It will be understood that, at certain periods in the operation of a suspended basket centrifugal of the class indicated, the basket spindle has a strong tendency to gyrate and the suspension head shown in Fig. 3 includes a concave socket member, 7, supporting the head, 5', of the sleeve to permit such gyratory motion. In order to limit and cushion this action, an annular tapered elastic buffer, 3, is interposed between a tapered collar, 16, encircling the sleeve, 5, and a flaring skirt portion, 12, extending downwardly from the supporting frame piece, 13, attached to horizontally disposed beams, 14 and 16. Suitable bearing means of conventional construction are located within the sleeve, 5, to take a part of the thrust exerted by the load and to support the shaft or spindle radially.

In one preferred method of driving the shaft, 3, a pulley member, 18, is fixed to the upper end of the shaft shown in Fig. 3 and this pulley may be driven by belts, as 26 (Fig. 1), in turn engaged by a motor-driven pulley, 22, driven by an electric motor M. A brake drum, 24, which may be formed integrally or separately of the pulley, 18, is secured to the shaft, 3, and formed with a brake shoe, 26. This brake shoe, 26, is resiliently maintained against the drum and may be selectively controlled by an air motor device generally indicated by the arrow, A (Fig. 7). The air motor, A, is of conventional type, being connected to a source of compressed air and electrically controlled in the usual manner and is, therefore, thought to require no further description here. It is also pointed out that the suspension head assembly and the drive means so far described are much like similar mechanisms used heretofore.

In accordance with the invention, I combine with the parts above described a discharger shoe mechanism of specially devised construction and I incorporate this mechanism with the driven spindle and suspension head assembly in a manner carefully chosen so as to enable the various component parts thus combined to cooperate with one another in novel fashion.

My improved discharger shoe and suspension head combination is based on the novel concept of mounting discharger shoe blades directly on the basket spindle in such a manner that, during the loading and centrifuging operation, the blades may normally revolve with the basket. With such an arrangement, it has been found possible to incorporate a special braking device to selectively hold the discharger shoe blades in a stationary position at certain times while the basket is rotating, with the result that a highly elficient cleaning or scraping operation may be carried out. In this operation, there is employed only the driving means for the basket without the need for additional motivation of the discharger shoe blades.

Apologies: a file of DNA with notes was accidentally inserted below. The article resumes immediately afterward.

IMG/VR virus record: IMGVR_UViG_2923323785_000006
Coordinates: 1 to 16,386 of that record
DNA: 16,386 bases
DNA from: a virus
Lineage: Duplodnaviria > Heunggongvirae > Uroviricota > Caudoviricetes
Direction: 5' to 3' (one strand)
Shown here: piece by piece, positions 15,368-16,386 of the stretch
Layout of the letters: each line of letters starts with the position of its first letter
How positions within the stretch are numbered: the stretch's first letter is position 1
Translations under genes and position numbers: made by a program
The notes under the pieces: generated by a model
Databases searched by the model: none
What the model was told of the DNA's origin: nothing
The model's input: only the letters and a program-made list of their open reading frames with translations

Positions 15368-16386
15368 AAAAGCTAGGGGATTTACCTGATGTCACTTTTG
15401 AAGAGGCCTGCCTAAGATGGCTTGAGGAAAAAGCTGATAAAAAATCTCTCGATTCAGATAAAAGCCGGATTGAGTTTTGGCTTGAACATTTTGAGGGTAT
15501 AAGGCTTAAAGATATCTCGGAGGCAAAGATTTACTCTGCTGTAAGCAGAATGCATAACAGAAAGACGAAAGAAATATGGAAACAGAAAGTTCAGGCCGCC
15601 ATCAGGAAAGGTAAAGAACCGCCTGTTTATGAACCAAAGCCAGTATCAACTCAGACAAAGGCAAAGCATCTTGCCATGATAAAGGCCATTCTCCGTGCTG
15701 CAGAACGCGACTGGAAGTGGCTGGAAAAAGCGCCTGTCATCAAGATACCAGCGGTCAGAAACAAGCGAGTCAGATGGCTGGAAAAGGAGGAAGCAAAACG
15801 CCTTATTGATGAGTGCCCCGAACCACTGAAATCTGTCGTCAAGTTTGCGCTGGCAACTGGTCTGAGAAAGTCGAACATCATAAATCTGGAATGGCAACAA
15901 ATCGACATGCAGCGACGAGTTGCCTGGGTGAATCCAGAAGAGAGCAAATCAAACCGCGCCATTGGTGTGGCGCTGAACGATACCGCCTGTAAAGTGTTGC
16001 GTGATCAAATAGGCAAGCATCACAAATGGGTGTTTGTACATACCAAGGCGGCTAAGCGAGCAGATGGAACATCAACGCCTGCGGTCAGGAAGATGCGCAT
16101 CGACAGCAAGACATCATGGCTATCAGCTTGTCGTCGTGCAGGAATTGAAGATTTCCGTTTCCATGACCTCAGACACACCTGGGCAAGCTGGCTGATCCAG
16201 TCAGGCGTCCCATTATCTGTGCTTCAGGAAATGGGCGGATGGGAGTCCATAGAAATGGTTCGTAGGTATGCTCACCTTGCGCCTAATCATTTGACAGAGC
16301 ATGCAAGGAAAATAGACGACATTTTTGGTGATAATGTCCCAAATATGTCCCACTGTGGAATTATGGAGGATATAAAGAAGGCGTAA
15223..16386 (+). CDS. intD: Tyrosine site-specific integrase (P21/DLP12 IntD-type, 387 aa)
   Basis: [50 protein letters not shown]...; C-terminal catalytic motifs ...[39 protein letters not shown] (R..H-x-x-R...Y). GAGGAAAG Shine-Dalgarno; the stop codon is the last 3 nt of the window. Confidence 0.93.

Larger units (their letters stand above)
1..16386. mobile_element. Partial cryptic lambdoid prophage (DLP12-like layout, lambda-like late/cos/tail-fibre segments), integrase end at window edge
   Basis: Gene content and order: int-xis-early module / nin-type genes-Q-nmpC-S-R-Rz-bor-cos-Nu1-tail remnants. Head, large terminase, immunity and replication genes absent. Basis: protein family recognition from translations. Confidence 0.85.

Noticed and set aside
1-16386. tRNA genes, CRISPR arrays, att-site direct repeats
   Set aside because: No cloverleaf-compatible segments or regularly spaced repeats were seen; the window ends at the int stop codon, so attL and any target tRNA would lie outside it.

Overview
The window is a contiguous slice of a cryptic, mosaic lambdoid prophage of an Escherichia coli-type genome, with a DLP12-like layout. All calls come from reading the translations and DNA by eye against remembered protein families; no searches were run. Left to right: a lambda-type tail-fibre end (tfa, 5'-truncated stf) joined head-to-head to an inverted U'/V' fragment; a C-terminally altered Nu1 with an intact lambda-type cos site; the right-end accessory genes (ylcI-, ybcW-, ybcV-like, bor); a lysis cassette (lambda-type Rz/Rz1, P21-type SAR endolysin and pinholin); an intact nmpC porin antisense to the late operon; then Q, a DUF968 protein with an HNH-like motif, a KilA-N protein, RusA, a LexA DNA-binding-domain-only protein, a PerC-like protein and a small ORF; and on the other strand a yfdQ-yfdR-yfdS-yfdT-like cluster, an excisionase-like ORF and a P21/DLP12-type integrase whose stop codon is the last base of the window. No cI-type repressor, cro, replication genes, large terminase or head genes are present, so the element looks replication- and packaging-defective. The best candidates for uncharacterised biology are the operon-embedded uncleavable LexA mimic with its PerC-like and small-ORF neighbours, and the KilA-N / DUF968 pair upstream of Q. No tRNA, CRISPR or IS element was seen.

As shown in Fig. 3, I locate around the spindle an annular discharger shoe holder which, in one preferred embodiment, may consist of a cylindrical sleeve 36 supported on upper and lower sleeve bearings 38 and 40 and additionally supported at; the lower end of the holder by a thrust bearing 41. These sleeve bearings are fixed on the spindle 3 at the points indicated in Fig. 3 and adjacent body portions of the spindle 3 are enlarged to provide for using a sleeve diameter considerably larger than spindle diameters ordinarily employed at this point in machines of this class.

Onthe sleeve 36 are solidly secured radially extending bars 42, 44, 46 and 48 which may be suitably spaced apart, as shown at points above and below the conventional deflector plates 50 and 52 (Fig. 3). At the outer extremities of the bars noted are fastened, as by welding or other suitable means, vertically disposed discharger shoes 54 and 56 having inwardly extending bottom sections 54 and 56. On these discharger shoes are located resilient steel scraper blades, as 53, 59, 60, 61, 62, 63, 64 and 65. These resilient blades may preferably be detachably secured on pins, generally indicated by the letter P, in a manner such that the blades are caused to be resiliently held in sliding engagement with the inner peripheral surface of the basket 2, as suggested in Fig. 3.

By means of the arrangement described, it will be seen that, when the spindle 3 is driven by its respective driving pulley 18, it will normally tend to carry with it the sleeve member 36 and the attached discharger shoe components. In such case, it will be obvious that the bars 42, 44, 4.6 and 48, as well as the vertically disposed discharger shoes, do not interfere or impede in any way movement of material to be centrifuged, either at the point where the material is being loaded into the basket or during the centrifuging operation. Especially it is pointed out that only a negligible degree of interference by the bars occurs as material drops on to the deflector plates 50 and 52 during the loading operation. It should be further realized and appreciated also that the presence of the discharger shoe components in no way interferes with the operation of the conventional spindle braking means and the spindle may be acted on by this braking means at any time and in the same manner as it would be without the discharger shoe mechanism installed.